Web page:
Carsharing, How to Make It a Success for All Players
DERKSE C, Ministry of Transport (AVV), The Netherlands
It is impossible to imagine life today in the Netherlands without the automobile. It is now common for almost every household to own one or more cars (CBS '97: 76.2%). This has become an acquired right that cannot be taken away easily from the Dutch. The
It is impossible to imagine life today in the Netherlands without the automobile. It is now common for almost every household to own one or more cars (CBS '97: 76.2%). This has become an acquired right that cannot be taken away easily from the Dutch. The success of the car has also had a number of negative consequences, however. Congestion has worsened the accessibility of economic and city centers, parking problems have arisen and the environment has suffered. The strength of the car lies in what. it has to offer - it is there when you need it, you determine the route to be taken and it takes you from door to door. In short, it optimally fulfills the transport needs of the individual.
In spite of the dominant role played by the car, its uses are still insufficiently exploited. Statistics from the Census Bureau show that the car stands still for an average of 23 hours a day. The idea therefore arose in the early 90s to unlink the use of the car from its possession, in order to present the car itself as an alternative, in addition to the existing alternatives. By sharing a car, it can be used more flexibly and intelligently, while optimally fulfilling the transport needs of its users.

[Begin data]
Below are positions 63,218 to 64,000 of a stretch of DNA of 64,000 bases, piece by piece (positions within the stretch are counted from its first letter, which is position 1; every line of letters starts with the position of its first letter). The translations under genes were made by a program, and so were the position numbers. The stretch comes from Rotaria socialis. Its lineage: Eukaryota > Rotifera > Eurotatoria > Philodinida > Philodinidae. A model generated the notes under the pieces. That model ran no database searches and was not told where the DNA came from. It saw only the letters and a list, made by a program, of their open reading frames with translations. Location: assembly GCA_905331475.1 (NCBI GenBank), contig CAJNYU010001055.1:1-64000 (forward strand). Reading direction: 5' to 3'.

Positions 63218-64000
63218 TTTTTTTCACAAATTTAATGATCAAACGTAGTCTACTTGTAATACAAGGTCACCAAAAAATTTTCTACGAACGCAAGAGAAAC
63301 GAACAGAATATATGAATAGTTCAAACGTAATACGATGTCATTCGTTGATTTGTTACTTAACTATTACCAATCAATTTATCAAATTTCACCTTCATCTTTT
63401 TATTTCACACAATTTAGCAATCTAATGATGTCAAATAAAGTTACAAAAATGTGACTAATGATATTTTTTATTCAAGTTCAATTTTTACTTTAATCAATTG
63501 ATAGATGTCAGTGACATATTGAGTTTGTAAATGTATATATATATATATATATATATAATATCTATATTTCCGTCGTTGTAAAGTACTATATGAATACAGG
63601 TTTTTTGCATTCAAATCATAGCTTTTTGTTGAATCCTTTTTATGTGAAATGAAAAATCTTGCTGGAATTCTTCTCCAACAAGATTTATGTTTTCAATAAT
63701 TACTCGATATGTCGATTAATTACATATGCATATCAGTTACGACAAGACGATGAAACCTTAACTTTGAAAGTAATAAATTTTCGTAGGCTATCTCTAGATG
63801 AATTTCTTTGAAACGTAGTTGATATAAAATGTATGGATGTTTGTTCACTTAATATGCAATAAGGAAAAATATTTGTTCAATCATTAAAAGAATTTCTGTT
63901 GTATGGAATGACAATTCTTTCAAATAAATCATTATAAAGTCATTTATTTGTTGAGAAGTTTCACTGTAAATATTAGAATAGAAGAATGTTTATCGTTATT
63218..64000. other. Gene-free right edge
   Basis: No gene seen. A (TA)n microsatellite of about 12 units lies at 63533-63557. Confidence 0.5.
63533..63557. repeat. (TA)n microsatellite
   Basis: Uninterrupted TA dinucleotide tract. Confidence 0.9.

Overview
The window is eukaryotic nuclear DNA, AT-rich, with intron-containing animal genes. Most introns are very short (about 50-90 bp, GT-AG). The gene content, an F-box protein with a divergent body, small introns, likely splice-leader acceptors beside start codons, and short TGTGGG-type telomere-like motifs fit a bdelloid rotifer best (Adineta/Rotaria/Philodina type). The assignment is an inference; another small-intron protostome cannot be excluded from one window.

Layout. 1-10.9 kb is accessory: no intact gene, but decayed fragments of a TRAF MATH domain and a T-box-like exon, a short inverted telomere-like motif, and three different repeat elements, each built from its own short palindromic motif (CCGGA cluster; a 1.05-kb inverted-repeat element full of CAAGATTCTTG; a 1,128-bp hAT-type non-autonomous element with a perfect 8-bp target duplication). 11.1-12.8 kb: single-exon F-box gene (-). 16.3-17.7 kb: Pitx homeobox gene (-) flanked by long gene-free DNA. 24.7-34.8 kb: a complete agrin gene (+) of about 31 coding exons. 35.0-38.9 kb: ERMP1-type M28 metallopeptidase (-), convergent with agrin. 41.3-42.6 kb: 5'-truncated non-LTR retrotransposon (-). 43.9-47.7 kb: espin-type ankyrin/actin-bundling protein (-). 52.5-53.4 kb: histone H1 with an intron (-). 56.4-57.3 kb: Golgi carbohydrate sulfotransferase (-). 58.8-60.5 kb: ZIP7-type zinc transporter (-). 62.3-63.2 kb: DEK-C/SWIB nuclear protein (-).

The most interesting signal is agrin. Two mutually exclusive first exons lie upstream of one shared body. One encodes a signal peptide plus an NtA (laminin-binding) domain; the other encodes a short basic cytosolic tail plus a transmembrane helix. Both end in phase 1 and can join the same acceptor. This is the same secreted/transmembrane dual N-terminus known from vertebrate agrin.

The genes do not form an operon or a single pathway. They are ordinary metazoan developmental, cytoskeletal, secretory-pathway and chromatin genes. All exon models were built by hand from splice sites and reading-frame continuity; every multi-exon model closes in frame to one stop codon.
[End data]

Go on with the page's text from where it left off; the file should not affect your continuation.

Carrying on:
Shared car use, or carsharing, occupies an important place in government policy in the Netherlands in the total package of mobility measures intended to influence demand. These measures reinforce one another and together influence total mobility in the Netherlands. The different authorities each play their own role in this so called mobility management. The State is responsible for mobility on a national scale and the local authorities for their area. Together they formulate mobility policy.
A recent study has shown that there are 400,000 potential carsharers in the Netherlands. Carsharing providers and the authorities must take specific measures, however, to reach this number. This paper contains advice based on study results on how providers and authorities can stimulate carsharing. This paper has the following structure:
In chapter 2 is explained what carsharing means after which in chapter 3 the study set up is reported. The study results are reviewed in chapter 4. The paper ' ends with a synthesis in chapter 5.
Association for European Transport